I don't believe cyclists have any other absolute obligations. It makes sense to ride with good "style", to adhere to the traffic laws (if only to avoid the expense of traffic fines). Treat all other road users with courtesy and insist on courtesy in return. Advocate for respect and room for cyclists on the road. All these things matter, and as a cyclist I try to do them; I don't believe they rise to the level of a moral obligation.
That brings us to the cyclist who rode into an elderly couple and knocked them down, The man escaped severe injuries, but the woman suffered serious fractures and succumbed to her injuries earlier this month. The cyclist fled the scene. Don't do this. Don't ride like this. Don't duck your responsibilities like this. Don't do it, not because it hurts the image of cyclists, not because it gives irresponsible pandering politicians an opening to call for restrictions on cyclists, but because it hurts people. It kills people. It kills vulnerable road users just like us, people we have a responsibility not to injure. Don't flee the scene because the law forbids you to do so; don't flee the scene because leaving another human being in the street, in pain, someone you injured is wrong. It's wrong when motorists do it, and using a two-wheeled human powered vehicle doesn't make it right.
Most of us agree with that. I'll go farther. As cyclists, we belong to a community. Nobody rides alone, if only because riding alone in this city is just too hard. We ride together, we fight for our rights together, and when a cyclist goes down we mourn together. If the cyclist who rode into Ray and Shirley Irving died in a crash tomorrow, we would ride to honour his memory and place a white bicycle to mark his passing.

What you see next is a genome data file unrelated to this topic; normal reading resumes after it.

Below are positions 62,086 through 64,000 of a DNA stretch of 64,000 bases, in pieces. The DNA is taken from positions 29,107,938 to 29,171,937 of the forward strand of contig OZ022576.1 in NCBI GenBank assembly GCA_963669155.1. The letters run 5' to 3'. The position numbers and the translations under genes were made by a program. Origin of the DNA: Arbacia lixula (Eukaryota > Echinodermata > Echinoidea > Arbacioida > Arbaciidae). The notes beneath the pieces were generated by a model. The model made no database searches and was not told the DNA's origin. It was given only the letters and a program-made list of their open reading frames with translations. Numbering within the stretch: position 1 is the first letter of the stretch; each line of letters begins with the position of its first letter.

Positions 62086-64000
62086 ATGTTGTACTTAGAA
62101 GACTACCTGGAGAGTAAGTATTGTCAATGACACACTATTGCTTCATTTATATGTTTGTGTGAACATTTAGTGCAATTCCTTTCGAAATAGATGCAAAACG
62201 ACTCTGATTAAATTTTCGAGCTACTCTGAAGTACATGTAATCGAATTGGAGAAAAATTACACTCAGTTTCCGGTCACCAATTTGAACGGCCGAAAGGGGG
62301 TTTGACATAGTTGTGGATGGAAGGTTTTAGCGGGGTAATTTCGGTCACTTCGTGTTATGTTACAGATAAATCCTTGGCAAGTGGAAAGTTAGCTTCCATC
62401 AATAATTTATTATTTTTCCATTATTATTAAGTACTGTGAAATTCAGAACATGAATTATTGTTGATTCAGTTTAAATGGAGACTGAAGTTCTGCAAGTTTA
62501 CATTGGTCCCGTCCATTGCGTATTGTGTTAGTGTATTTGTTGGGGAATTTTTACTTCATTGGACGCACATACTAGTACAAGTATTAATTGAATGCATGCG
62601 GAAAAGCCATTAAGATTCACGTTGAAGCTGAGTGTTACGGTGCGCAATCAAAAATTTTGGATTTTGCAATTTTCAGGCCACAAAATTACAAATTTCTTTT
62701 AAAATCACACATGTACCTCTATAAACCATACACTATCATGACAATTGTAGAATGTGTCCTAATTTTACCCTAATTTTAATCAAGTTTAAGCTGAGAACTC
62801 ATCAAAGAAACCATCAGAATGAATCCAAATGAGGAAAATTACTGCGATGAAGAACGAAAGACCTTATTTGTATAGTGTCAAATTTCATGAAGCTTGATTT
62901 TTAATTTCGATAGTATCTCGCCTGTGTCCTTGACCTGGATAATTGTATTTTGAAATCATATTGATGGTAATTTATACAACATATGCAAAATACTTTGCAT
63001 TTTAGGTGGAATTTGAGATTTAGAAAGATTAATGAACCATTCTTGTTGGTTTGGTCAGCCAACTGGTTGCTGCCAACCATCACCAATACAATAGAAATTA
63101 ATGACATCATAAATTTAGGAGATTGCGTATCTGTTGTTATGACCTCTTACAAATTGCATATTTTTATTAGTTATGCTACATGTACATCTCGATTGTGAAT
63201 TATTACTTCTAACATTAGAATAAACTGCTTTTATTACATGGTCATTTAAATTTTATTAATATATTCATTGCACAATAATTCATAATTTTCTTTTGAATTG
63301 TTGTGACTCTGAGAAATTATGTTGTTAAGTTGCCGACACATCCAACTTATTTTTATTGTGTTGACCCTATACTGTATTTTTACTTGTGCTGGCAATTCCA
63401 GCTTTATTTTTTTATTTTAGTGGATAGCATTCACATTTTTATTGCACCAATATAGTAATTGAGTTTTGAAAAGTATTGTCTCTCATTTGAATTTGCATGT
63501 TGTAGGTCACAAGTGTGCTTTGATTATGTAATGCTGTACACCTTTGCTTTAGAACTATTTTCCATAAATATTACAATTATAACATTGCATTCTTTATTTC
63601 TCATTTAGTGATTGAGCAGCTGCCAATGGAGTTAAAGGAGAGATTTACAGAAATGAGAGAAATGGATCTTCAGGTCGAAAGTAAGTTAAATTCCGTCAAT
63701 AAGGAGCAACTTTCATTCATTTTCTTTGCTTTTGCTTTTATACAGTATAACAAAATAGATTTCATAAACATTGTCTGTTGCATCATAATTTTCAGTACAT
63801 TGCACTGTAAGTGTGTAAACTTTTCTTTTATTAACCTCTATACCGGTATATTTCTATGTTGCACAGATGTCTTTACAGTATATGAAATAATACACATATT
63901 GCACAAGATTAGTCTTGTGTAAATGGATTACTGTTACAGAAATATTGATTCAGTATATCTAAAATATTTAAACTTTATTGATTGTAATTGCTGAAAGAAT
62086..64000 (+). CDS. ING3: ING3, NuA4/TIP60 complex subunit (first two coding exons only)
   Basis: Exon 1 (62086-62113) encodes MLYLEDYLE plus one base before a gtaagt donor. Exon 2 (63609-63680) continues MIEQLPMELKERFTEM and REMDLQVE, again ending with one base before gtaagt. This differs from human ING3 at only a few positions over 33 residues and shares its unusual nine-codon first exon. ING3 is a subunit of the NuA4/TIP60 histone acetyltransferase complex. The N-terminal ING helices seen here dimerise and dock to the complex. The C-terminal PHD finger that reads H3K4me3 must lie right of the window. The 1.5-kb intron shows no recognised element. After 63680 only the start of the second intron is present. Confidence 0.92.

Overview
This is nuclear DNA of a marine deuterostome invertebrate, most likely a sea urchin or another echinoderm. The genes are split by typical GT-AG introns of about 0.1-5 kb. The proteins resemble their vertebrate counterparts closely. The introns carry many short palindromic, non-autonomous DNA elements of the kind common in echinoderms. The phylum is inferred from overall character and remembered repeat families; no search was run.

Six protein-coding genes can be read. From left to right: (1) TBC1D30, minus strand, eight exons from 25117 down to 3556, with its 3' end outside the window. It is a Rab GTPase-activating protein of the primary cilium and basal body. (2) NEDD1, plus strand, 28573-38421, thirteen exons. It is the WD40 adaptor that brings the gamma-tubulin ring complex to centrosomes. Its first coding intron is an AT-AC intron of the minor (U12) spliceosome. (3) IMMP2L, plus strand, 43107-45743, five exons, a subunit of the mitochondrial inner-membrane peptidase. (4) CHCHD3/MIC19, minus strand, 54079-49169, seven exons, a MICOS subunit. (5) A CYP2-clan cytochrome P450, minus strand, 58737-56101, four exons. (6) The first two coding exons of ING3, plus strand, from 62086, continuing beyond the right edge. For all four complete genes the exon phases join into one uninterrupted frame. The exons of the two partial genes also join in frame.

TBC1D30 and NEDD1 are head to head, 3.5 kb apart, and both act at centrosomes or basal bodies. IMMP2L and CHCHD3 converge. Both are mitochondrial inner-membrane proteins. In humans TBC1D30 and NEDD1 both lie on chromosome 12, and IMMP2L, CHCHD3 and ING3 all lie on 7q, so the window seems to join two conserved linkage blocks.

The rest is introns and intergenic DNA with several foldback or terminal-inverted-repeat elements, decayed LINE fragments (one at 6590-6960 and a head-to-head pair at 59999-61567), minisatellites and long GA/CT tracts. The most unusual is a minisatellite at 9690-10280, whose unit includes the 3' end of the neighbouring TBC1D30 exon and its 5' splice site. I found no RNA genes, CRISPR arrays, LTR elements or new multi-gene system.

A pastor and teacher I know calls this "the dark side of Ubuntu": belonging to a community makes us responsible for one another. We would all gladly disown this cowardly act, but we can't disown the person who did it. So what responsibility do we as a community, as members of a community, have? I would say at least this: we have an obligation to speak up. We have an obligation to call on the cyclist to turn himself in. We have an obligation to condemn the act of leaving the scene. Motorists don't speak up abut other motorists, but they don't belong to a community. If I die behind the wheel of my car, I expect nothing from other motorists but the cold vampyric stare of the gawker's block. I believe that if I die on a ride, the cycling community will honour my memory, and therefore my fellow cyclists have a right, and an obligation to expect a minimum of decent behaviour from me, and to speak up if I don't behave with a minimum of decency.